Is it acceptable to use a harness to help support someone’s upper body if they consent to its use? | QCS

Is it acceptable to use a harness to help support someone’s upper body if they consent to its use?

Rachel Griffiths
Answered by Rachel Griffiths

This is a huge question and the answer about whether the harness is acceptable cannot be the same for everyone.


Let’s start with what ‘acceptable’ means. Firstly, it must mean the harness, or any other intervention, is physically safe for this individual, and will not be harmful or cause them pain or discomfort. But ‘acceptable’ in this context also means an intervention that brightens their lives by enabling someone to do something that they want to do, such as enjoying the care home’s garden in lovely weather, or perhaps a longed-for trip with family or friends to a café or pub.


The questioner is quite right to put the person’s consent at the heart of their question. If the person has capacity and provided there is a safe way to support them physically to do what they want to do, the provider should do all they can to make it happen.  It is good practice to ask for advice, from the person’s physiotherapist or other health professional, about the best way to take this person outside.


And, even if the person lacks capacity to give their consent to something like this, it might well be in their best interests to be taken out in the fresh air, as long as it can be done safely. Care providers and relatives together should always try to find ways to provide care that enlarges someone’s horizons, makes them happy, and gives them as full a life as possible.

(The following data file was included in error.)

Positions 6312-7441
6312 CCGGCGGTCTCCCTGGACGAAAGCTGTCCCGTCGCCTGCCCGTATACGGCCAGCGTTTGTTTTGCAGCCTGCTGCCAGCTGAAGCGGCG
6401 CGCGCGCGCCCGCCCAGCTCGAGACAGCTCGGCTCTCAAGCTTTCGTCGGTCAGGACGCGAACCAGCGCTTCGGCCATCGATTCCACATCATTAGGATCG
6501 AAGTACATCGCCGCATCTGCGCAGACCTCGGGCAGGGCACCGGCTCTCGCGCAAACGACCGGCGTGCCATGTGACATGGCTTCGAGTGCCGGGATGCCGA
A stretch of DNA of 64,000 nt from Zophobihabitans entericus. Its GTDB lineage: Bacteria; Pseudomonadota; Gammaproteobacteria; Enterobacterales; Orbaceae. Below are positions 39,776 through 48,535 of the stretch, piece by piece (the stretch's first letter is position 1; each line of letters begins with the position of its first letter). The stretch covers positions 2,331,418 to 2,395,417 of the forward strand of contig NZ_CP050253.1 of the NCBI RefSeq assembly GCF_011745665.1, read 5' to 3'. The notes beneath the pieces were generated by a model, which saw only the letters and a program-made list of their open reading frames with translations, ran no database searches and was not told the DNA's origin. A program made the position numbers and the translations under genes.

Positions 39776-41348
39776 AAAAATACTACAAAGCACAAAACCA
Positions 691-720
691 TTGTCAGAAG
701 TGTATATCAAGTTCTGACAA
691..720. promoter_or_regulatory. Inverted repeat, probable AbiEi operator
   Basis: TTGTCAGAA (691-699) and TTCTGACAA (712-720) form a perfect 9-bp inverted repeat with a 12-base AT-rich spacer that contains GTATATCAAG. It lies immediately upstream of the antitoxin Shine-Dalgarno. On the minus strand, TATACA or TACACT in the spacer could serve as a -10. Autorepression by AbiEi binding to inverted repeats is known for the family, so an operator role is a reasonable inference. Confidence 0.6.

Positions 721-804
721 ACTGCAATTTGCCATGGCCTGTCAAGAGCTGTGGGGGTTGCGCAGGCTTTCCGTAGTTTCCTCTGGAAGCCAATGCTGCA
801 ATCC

About Rachel Griffiths

Rachel has huge experience and knowledge in the area of Mental Capacity, including how to recognise deprivation of liberty, when and how to assess capacity and how to go about making decisions in someone’s best interests. She is nationally recognised as a leading voice with regards to Mental Capacity, and is involved with setting the agenda as well as providing advice and information about Mental Capacity. The information, guidance and support that Rachel provides helps to ensure that the way people work is within the law and recognises that the person using services is always at the centre of any decisions made.
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